At five years old, I fell in love with a cherry-scented lip gloss. I begged my grandmother to purchase it for me while shopping for school uniforms in a local store I’d grow to become incredibly familiar with. I was told, “You can’t wear that lip gloss because boys will kiss you.” All too often, young girls are told that they’re “fast,” that they mature too quickly and are responsible themselves for minimizing male attention. This couldn’t be more wrong.
At 13 years old, I saved up allowances — skipping many lunches and Starbucks trips with friends — in order to purchase my first Brandy Melville crop top. Again, I was told, “You shouldn’t wear that top because boys will look at you.”
Today, at 19 years old, I want to go to a party. I want to go running. I want to meet a friend. But I am told I can’t wear that lip gloss, or that top, or that skirt. I can’t go out past sundown or go running before sunrise. I can’t give boys the wrong impression or entice them to have the wrong ideas. And if I do, then it must be my fault. To all of this I say: no, girls aren’t “fast.” We age at just the right pace.
I remember the first time I felt distinctly uncomfortable around a boy. I was in the ninth grade and I still possessed that lack of shame and complete innocence that only accompanies youth. I was delivering attendance to a class of seniors, and one student commented, “You look so mature for a 14-year-old.” At the time, I couldn’t quite place my finger on what it was about his comment that unnerved me, but I knew there was something living just beneath the surface — I just had to read in between the lines.
One of the most common ways that predators compel their underage prey is through priming. Priming, or grooming, can easily be defined as the act of cultivating a bond or rapport with a child in efforts to manipulate and abuse them. There can be no consensual sexual acts between a minor and an adult. In spite of this fact, contemporary child-raising practices allow for an environment that fosters if not enables these relationships. Rather than systematically condemning lack of restraint on the part of men, parents and authority figures characterize girls as “fast” and “mature” — allowing men to capitalize on this perceived fault on the girls’ side.
This is not only ethically problematic, but also manifests itself in the lives of the same boys and girls years later. This is easily shown in the massive epidemic of sexual abuse and assault on college campuses, such as our own. Sexual offenses run rampant within these spaces. However, how can anything different be expected? If we begin by telling girls from a young age they are to blame for whatever acts are perpetrated against them — inherently relaying the message that boys have no responsibility over those same acts — we are building a foundation for an imbalanced and hierarchical system. In turn, this allows for the diffusion of responsibility when men act in ways they shouldn’t.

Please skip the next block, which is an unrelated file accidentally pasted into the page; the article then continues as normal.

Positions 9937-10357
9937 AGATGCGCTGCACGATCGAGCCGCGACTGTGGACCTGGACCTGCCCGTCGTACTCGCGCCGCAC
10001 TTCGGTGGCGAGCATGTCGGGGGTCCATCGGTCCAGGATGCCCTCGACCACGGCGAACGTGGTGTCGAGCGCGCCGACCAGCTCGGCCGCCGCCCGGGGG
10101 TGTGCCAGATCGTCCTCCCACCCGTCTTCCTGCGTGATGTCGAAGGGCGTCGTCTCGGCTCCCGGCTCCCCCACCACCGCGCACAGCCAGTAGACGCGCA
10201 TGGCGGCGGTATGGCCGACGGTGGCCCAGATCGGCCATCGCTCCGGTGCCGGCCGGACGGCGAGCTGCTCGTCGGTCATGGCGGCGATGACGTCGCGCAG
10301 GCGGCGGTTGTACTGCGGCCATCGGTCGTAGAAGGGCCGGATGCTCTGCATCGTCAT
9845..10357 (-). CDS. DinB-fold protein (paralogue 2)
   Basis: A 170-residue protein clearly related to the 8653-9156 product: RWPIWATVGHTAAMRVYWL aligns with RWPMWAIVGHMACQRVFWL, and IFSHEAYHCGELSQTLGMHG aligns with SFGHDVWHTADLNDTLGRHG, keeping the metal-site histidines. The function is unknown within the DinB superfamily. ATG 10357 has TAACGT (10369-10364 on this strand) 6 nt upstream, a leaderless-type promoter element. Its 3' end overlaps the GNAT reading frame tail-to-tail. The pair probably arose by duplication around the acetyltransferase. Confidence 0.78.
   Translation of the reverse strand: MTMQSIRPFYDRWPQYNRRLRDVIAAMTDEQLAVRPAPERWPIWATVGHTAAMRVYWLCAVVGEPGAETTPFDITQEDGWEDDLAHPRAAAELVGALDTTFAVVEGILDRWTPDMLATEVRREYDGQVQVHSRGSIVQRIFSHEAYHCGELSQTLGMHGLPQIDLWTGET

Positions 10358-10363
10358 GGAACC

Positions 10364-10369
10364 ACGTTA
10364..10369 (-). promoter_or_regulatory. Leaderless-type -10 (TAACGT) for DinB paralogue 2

I recognize that it is easy to call for change on a grand scale. By blaming large-scale social practices for the alarming prevalence of sexual assault and abuse, I am able to act as if the responsibility for change is beyond you and me — it isn’t. Change begins as soon as you strive for it. When you hear that ominous “locker-room talk” or your younger sister’s boy problems, say something then.
It’s no surprise that the grave and recurring phenomenon of sexual abuse and assault has become so symptomatic of educational institutions — the principles behind this kind of violence are fostered in our minds from an early age. In order to address the issue at hand, we have to start teaching children when they’re still beginning to understand sex, intimacy and what they entail. Instead of asking the victim to alter their actions, we need to address what it is that creates so many victims in the first place.
Leila Jackson is a sophomore in Saybrook College. Her column runs on alternate Thursdays. Contact her at firstname.lastname@example.org .